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01/2011 Translation

 

Translators are always “mediators between worlds of knowledge”, as Ciaran Cronin puts it. By means of their translations they build bridges into the literary worlds of foreign countries, allow us to look beyond the rim of our teacup and to mentally dive into different cultures. Therefore, good translations don’t consist of linguistic finesse and accuracy alone the cultural background, too, needs to be translated.

In this respect, translations of children’s literature meet particular challenges since they cannot strain their readers as much as adults by giving footnotes or long-winded paraphrases or explanations. The compressed language of picture books in particular bears similar translation problems to poetry. Are the loss of cultural meaning, the loss of puns and poetry thus inevitable?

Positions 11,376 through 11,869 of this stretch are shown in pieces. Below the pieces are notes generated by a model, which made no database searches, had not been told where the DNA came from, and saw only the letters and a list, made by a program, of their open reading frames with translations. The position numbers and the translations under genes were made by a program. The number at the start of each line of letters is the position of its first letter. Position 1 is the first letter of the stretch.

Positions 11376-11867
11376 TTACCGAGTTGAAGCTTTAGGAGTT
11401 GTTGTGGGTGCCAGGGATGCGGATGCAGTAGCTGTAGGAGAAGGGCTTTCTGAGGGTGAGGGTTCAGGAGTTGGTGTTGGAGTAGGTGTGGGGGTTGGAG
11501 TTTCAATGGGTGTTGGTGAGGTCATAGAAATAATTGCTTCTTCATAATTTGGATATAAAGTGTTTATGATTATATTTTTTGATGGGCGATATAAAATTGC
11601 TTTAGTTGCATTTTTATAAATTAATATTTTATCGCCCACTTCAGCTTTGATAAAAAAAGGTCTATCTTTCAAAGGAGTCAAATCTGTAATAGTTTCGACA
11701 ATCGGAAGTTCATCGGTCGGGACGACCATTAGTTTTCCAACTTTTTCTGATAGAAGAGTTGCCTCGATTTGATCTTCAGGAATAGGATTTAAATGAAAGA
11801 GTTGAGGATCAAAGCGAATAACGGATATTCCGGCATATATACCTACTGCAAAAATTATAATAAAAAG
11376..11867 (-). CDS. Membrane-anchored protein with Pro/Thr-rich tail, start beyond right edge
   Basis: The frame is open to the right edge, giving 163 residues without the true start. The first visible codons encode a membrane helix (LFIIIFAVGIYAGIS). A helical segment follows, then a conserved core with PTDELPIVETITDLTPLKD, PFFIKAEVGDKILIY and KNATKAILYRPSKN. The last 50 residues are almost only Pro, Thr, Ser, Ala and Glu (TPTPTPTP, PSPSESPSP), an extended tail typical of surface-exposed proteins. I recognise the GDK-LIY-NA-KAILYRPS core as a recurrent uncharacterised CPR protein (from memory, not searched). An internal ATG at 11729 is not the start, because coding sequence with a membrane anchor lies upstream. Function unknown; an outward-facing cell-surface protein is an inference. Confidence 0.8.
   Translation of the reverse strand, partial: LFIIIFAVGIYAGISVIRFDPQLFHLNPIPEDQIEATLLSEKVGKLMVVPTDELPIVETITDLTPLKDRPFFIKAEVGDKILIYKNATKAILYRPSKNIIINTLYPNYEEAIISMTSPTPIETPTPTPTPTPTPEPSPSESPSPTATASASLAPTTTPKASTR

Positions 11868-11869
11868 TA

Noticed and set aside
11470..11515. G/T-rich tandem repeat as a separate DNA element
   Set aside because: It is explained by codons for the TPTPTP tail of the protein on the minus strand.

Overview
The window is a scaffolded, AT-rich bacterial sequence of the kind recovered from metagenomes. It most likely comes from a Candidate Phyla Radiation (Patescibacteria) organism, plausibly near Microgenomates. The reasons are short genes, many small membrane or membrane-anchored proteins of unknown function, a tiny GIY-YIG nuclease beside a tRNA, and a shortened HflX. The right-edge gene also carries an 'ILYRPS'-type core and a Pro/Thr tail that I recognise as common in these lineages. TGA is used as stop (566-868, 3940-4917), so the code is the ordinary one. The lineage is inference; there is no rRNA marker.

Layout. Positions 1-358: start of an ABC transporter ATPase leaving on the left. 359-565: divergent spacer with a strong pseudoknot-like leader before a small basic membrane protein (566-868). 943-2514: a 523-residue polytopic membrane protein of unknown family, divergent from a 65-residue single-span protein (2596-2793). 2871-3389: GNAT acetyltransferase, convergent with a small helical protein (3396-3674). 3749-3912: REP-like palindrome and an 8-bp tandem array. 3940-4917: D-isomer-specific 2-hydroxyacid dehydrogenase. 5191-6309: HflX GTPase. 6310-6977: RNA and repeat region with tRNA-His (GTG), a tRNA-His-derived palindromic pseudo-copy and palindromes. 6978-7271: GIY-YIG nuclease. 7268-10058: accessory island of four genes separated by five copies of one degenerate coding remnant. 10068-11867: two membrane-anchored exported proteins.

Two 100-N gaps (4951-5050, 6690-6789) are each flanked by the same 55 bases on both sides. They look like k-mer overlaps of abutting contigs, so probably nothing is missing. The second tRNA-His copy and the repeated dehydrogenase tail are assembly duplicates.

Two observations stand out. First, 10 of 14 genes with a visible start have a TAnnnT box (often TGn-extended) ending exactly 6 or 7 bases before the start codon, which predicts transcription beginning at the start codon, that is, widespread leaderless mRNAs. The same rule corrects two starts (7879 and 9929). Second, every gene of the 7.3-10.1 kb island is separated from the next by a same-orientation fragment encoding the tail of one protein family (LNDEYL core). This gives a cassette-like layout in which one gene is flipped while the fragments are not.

This issue of interjuli is dedicated to the wide field of translation. Susanne Riegler and Gabriela Scherer address the translatability of national characteristics using the example of Orsenna’s La grammaire est une chanson douce and Lea Grimm suggests possibilities of using hot words in language classes. Kevin Anding and Peter Reisenzein examine translatory works in their contributions: Anding analyzes strategies of translation and transfer in the discourse of Yuri Gagarin and one of the questions Reisenzein addresses in his analysis of two German translations of Tove Jansson’s Trollvinter is what a Swedish troll sounds like in German. We are particularly delighted for Kristine Harth to have been able to talk to author and translator Uwe-Michael Gutzschhahn about the joys and perils of translation in our new interview section. If you are interested in reading any of the contributions in English, please don't hesitate to contact us!

 


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